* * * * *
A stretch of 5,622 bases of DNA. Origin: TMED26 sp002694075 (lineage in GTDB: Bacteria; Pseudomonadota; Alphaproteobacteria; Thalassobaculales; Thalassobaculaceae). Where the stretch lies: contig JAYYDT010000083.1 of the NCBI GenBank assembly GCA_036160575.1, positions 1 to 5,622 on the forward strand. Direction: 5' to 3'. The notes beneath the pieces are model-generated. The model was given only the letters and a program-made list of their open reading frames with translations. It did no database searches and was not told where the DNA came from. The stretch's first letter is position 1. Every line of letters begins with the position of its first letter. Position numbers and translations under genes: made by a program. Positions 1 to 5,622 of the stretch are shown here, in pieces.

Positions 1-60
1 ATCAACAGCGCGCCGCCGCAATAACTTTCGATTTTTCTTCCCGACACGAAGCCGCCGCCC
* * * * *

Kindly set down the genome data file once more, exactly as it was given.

A stretch of 5,622 bases of DNA. Origin: TMED26 sp002694075 (lineage in GTDB: Bacteria; Pseudomonadota; Alphaproteobacteria; Thalassobaculales; Thalassobaculaceae). Where the stretch lies: contig JAYYDT010000083.1 of the NCBI GenBank assembly GCA_036160575.1, positions 1 to 5,622 on the forward strand. Direction: 5' to 3'. The notes beneath the pieces are model-generated. The model was given only the letters and a program-made list of their open reading frames with translations. It did no database searches and was not told where the DNA came from. The stretch's first letter is position 1. Every line of letters begins with the position of its first letter. Position numbers and translations under genes: made by a program. Positions 1 to 5,622 of the stretch are shown here, in pieces.

Positions 1-60
1 ATCAACAGCGCGCCGCCGCAATAACTTTCGATTTTTCTTCCCGACACGAAGCCGCCGCCC